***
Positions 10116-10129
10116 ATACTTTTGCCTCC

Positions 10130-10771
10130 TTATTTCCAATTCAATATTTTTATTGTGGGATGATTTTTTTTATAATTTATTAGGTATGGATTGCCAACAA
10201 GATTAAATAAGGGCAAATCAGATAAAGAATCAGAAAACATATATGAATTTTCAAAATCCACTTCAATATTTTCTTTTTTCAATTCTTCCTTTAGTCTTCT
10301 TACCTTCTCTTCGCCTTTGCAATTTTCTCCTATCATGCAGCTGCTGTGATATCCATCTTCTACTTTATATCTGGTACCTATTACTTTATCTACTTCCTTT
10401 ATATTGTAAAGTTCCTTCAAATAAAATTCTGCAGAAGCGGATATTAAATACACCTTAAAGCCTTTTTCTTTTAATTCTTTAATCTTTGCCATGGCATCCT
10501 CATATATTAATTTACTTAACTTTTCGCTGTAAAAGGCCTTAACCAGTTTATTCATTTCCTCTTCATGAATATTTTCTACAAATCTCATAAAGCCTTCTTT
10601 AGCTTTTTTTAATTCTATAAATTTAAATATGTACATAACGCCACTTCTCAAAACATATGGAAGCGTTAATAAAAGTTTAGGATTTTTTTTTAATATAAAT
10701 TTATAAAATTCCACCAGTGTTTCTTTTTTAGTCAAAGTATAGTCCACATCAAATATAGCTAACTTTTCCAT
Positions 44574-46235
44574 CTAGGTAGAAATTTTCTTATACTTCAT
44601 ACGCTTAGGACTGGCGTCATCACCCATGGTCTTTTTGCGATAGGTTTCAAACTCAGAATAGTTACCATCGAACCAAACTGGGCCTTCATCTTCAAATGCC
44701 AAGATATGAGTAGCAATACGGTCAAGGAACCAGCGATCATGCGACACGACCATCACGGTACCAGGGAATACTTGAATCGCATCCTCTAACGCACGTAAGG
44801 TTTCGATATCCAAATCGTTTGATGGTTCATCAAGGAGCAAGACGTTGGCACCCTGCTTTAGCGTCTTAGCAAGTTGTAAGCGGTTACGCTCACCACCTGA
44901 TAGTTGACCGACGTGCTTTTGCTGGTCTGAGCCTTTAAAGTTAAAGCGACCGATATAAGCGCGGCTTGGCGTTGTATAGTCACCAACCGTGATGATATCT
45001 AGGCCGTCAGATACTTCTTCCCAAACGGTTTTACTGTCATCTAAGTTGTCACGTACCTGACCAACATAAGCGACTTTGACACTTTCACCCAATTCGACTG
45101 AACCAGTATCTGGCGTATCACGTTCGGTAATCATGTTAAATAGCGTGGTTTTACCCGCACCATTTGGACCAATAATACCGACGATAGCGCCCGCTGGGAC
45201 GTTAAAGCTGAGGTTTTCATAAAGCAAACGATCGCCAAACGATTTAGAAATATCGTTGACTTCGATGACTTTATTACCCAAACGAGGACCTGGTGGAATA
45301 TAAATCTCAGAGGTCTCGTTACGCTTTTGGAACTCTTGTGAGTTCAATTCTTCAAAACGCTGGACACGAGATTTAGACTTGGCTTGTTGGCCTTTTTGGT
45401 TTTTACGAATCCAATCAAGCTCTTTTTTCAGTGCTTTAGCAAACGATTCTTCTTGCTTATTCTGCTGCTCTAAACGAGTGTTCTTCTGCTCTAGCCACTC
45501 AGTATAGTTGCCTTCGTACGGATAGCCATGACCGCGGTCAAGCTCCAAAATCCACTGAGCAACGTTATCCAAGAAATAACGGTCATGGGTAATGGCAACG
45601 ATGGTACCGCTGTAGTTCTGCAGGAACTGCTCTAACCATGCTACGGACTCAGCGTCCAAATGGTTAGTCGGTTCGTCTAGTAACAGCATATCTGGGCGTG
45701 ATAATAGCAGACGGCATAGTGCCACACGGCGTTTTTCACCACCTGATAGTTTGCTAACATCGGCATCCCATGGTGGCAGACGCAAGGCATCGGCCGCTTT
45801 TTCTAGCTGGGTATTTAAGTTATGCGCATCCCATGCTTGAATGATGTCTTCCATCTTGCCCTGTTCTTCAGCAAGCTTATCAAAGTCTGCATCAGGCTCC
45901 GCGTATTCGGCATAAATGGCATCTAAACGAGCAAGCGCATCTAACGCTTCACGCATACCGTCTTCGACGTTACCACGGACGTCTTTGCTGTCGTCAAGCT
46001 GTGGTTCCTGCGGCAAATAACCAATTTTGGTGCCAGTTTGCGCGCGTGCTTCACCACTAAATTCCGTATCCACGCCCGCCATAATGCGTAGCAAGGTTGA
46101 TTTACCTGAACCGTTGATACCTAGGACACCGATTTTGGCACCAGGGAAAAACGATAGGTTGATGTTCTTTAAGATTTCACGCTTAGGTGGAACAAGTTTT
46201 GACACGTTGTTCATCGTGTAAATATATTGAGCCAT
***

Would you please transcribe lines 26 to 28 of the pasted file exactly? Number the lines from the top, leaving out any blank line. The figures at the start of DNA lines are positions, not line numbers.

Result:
45901 GCGTATTCGGCATAAATGGCATCTAAACGAGCAAGCGCATCTAACGCTTCACGCATACCGTCTTCGACGTTACCACGGACGTCTTTGCTGTCGTCAAGCT
46001 GTGGTTCCTGCGGCAAATAACCAATTTTGGTGCCAGTTTGCGCGCGTGCTTCACCACTAAATTCCGTATCCACGCCCGCCATAATGCGTAGCAAGGTTGA
46101 TTTACCTGAACCGTTGATACCTAGGACACCGATTTTGGCACCAGGGAAAAACGATAGGTTGATGTTCTTTAAGATTTCACGCTTAGGTGGAACAAGTTTT